3 Ways to Increase Your Fastball Velocity
Fastball velocity in almost every league has steadily increased in the last 10-15 years. If you look back in the 1990s, some of the hardest throwers in the big leagues were in the low to mid 90’s, which only a select few really throwing in the mid-upper 90’s. If you look at the big leagues today, it has escalated way past that. It feels like every team has someone who throws in the high 90’s, making a fastball at 88-90 mph no longer special. In fact, it is considered “below average” on many scouting scales.
This velocity increase is not unprecedented, though. With our advanced technology measuring biomechanics, spin rates, and training, a rise in velocity is expected. Although there are AMPLE ways to increase your velocity, there have been many methods that are deemed “unsafe” or could increase your velocity for a short period of time, but at the cost of your elbow or shoulder health. Here are 3 ways you can increase your velocity without touching weighted balls or other products that could potentially lead to injury!
- Explosive Movements:
Performing explosive movements in the gym is one of the best ways to gain strength and in turn, velocity on your fastball. One of the most efficient ways to train for any sport is to perform exercises that will create power and strength that directly translate to the field. Med ball tosses and scoops are some of the best ways to gain power and strength. Another would be ball slams and lateral tosses. Explosive movements do not always need to be performed with a med ball, though. Resistance broad jumps, box jumps, lateral ski jumps (with or without a resistance band) are all great ways to build explosive strength in your lower body.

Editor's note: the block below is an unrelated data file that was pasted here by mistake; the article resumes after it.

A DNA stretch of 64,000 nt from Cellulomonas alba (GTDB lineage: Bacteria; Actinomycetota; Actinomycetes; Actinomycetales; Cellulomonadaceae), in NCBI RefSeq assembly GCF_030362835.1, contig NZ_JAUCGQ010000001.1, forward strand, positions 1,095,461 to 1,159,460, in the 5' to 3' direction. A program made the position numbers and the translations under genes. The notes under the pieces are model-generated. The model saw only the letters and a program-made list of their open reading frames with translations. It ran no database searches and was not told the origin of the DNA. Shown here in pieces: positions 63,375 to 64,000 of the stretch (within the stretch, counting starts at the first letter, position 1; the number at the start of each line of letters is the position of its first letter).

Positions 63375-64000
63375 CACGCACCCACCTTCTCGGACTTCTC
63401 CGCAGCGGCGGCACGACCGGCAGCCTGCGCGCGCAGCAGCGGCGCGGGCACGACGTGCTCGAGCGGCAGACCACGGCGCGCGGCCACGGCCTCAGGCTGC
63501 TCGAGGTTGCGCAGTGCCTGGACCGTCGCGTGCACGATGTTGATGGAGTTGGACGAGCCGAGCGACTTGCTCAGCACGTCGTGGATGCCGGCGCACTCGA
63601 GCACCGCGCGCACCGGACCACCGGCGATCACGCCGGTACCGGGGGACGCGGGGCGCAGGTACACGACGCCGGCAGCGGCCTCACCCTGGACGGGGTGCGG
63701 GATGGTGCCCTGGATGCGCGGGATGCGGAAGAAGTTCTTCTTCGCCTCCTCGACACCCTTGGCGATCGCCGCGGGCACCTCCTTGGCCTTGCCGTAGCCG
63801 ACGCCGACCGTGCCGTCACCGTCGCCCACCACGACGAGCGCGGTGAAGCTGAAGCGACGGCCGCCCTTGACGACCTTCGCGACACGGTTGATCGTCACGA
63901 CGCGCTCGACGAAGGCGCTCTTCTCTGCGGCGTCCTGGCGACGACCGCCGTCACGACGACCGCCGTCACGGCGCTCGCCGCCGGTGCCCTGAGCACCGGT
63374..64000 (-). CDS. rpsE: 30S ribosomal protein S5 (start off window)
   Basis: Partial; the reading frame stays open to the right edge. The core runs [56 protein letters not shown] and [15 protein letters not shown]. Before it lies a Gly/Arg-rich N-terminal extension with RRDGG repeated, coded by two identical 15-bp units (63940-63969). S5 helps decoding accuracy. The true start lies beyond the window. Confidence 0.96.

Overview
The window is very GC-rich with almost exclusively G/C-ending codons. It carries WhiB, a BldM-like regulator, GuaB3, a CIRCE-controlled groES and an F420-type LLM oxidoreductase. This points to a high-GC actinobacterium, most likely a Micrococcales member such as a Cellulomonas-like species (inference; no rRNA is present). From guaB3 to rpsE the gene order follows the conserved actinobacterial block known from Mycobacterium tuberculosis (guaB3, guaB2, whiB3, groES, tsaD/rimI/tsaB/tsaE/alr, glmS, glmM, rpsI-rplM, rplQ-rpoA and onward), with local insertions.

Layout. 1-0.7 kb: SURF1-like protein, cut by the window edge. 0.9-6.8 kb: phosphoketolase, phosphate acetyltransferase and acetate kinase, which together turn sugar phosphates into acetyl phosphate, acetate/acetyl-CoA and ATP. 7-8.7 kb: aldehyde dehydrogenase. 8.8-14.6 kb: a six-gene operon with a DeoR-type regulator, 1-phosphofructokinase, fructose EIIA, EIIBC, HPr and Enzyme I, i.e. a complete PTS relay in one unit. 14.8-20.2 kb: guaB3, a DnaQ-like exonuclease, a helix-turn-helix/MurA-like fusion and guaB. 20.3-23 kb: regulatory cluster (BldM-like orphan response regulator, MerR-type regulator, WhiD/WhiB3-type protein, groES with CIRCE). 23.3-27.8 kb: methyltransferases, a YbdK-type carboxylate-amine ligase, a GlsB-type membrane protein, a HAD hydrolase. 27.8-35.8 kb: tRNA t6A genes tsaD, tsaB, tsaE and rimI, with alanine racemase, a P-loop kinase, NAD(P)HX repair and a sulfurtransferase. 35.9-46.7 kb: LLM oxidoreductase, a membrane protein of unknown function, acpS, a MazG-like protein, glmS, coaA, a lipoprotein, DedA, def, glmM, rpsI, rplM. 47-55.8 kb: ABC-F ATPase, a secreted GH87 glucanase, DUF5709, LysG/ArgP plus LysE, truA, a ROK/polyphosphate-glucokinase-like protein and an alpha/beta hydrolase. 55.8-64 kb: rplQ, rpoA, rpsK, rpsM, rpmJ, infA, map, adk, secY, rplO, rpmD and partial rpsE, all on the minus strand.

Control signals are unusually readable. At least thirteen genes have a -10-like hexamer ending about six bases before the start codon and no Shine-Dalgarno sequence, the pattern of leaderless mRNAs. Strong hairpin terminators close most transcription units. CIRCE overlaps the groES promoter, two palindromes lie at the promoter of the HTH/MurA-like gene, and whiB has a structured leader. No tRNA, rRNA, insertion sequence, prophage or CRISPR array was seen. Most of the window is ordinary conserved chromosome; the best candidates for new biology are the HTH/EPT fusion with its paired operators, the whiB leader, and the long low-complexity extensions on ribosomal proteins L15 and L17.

- Mobility Exercises:
One of the best pieces of advice I can give to young pitchers is to stay loose. The number one reason for injury and other problems is throwing either stiff or what others call “muscling up”. When you tell someone to throw as hard as they can, their natural instinct is to tense up and squeeze the ball. But if you want to throw it as hard as you can, you have to let it flow out of your hand. The best way to ensure that your elbow and shoulder is loose and ready for throwing or training is mobility work. Some examples you could perform are external shoulder rotations or wall slides for the shoulders. For your elbow, elbow circles and pronation/supination band pulls are great as well. Lower body mobility is also important and how you use your kinetic chain can directly influence your velocity. Strong and loose = VELOCITY.
- Overhead Power Movements:
One of the biggest things I heard when I was growing up and going through training was “oh, you play baseball? We need to stay away from overhead lifts”. This should explain firsthand how much has changed in exercise and sport science. Strengthening your shoulders is a key component to staying healthy and throwing harder. I implore you to start (if you have not already) training overhead movements with either a barbell, kettlebells, or dumbbells. The more strength you have in your shoulders, the longer you can perform and the harder you can perform. These movements will directly translate to your performance on the field. Considering that throwing is an extremely strenuous activity for your elbow and shoulder, making sure your muscles and ligaments are strong, loose, and primed for strain are extremely important. Performing shoulder press with a barbell or external rotations with light dumbbells are great ways to increase your overhead strength.